5. What federal tax policy encourages wind production? Mention two policies/laws. The primary policy which affects wind generated electricity production is the Production Tax Credit (PTC). The PTC currently pays 2.1 cents per kWh of electricity generated via wind energy. Additionally, the Emergency Economic Stabilization Act of 2008 created the Small Wind Systems Tax Credit, which subsidizes systems less than 100 kW; system owners receive a 30% credit on the total installed cost.

6. What are the development milestones of a wind project? The first milestone in developing a wind project is gathering wind resource data by constructing collection towers. Second, the feasibility of connecting to existing transmission lines must be determined. Then, access to land must be secured in the form of a lease or easement. Following that, a buyer must be secured for the purchase of electricity generated from the project. Finally, the project owner must secure financing for the project.

7. Describe at least three federal laws that regulate or impact the siting of wind turbines? The Federal Aviation Administration (FAA) has jurisdiction over any structure that might impact flight, or flight related communication equipment. Therefore, any structure over 200 feet tall must be approved by the FAA. The U.S. Fish and Wildlife Service administers the Migratory Bird Treaty Act. This Act protects a number of migratory birds from harm. Therefore, wind project siting must be done in way that does not affect any protected species. The National Historic Preservation Act can require developers to conduct a study to verify that no historic or important locations will be negatively affected by the wind project.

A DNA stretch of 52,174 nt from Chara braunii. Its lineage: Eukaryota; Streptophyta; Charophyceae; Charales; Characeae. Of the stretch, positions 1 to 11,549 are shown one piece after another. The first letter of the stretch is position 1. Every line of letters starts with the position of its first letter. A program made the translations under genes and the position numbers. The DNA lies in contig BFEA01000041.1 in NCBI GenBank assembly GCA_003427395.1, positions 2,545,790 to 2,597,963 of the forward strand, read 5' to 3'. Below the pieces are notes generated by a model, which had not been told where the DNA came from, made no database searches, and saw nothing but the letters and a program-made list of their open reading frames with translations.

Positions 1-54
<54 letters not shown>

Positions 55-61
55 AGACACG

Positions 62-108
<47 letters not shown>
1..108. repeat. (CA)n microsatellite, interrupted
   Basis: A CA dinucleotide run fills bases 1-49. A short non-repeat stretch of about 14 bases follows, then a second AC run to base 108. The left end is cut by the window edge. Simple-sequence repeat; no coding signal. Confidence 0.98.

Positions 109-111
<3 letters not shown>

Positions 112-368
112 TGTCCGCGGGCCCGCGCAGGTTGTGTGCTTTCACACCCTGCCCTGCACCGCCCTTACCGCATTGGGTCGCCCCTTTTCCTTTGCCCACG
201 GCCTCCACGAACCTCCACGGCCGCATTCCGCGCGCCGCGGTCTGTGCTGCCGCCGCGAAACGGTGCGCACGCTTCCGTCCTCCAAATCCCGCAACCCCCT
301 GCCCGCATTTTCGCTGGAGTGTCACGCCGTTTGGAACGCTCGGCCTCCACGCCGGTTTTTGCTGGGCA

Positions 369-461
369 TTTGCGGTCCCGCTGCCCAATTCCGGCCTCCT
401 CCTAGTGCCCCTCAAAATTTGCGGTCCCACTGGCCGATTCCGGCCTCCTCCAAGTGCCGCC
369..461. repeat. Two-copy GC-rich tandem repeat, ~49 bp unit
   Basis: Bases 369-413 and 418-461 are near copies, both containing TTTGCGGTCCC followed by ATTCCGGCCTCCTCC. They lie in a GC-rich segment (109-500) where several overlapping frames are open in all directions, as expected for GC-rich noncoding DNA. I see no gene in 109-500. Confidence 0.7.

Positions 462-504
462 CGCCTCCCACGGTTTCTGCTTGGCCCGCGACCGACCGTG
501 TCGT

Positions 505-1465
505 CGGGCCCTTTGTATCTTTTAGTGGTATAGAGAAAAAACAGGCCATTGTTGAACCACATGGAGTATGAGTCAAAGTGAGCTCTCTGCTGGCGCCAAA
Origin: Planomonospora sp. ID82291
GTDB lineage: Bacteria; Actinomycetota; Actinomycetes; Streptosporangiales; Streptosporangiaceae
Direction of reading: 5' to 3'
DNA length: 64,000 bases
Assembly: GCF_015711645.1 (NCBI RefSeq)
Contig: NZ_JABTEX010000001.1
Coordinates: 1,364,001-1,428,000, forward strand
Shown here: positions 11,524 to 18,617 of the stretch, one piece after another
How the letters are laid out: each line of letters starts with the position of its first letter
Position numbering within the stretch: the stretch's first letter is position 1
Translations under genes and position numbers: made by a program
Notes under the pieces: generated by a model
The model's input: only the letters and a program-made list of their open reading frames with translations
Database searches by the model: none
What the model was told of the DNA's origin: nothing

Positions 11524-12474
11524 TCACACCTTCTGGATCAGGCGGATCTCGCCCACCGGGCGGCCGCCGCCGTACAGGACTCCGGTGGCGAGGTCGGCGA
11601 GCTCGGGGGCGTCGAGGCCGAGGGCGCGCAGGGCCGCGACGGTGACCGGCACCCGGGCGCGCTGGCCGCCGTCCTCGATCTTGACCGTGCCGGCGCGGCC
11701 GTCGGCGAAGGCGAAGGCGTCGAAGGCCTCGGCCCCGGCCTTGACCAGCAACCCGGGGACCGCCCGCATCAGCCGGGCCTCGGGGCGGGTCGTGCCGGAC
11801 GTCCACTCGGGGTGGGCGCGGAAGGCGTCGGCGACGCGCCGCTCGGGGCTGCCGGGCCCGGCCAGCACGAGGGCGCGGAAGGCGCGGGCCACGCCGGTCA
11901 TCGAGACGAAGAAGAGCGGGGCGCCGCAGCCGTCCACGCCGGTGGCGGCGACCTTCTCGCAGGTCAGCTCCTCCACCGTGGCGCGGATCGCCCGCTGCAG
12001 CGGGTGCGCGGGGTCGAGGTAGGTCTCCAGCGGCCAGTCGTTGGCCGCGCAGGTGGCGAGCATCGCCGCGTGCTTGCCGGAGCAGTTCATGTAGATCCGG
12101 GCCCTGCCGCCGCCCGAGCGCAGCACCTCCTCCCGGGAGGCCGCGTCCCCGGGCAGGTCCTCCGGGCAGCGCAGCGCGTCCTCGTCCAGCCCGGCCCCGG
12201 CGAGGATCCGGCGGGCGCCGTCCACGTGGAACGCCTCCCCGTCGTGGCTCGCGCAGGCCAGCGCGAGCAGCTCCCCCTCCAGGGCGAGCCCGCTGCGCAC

8. Describe the “local laws” (county or townships ordinances) that regulate the construction of wind farms? A conditional use permit will need to be obtained from the local building codes office in order to comply with zoning requirements. Townships or counties may also regulate local roads, and make a determination as to whether or not the infrastructure can handle the additional use associated with the project.